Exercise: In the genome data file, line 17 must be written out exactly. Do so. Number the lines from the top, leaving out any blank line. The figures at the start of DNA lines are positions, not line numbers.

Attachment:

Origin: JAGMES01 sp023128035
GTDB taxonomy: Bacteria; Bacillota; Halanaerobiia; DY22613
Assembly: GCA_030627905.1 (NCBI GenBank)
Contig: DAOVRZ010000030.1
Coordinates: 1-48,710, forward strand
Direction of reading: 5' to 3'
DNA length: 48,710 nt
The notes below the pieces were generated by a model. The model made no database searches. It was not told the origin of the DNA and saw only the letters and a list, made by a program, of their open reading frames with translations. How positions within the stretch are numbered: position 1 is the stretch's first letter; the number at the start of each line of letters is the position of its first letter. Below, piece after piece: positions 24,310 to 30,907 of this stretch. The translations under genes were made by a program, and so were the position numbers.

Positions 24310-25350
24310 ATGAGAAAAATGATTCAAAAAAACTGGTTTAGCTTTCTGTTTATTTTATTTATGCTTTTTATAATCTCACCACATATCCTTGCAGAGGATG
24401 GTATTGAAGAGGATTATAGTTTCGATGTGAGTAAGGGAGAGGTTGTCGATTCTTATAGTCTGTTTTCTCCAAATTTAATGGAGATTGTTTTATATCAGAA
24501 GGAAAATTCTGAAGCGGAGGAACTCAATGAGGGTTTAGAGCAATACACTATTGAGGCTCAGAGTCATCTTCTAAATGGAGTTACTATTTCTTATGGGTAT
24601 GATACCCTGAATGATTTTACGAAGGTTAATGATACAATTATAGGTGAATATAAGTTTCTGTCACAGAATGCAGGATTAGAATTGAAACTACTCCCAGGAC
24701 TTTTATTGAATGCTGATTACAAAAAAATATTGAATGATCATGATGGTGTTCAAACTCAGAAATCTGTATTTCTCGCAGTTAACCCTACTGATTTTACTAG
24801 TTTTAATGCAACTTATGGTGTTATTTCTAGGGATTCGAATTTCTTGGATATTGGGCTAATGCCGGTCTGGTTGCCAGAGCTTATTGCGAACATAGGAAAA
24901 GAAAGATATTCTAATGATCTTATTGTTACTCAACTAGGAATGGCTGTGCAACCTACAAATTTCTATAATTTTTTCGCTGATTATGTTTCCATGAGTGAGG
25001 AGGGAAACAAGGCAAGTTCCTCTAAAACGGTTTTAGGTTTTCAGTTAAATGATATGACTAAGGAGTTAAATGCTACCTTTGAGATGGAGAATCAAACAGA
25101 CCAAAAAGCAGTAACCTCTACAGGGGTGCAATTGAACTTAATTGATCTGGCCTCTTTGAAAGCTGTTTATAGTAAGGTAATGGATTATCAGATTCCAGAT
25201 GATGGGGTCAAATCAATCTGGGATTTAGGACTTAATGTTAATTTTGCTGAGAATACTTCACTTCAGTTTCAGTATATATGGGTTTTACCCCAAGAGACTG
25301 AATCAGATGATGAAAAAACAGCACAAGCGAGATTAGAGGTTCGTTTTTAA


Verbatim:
25001 AGGGAAACAAGGCAAGTTCCTCTAAAACGGTTTTAGGTTTTCAGTTAAATGATATGACTAAGGAGTTAAATGCTACCTTTGAGATGGAGAATCAAACAGA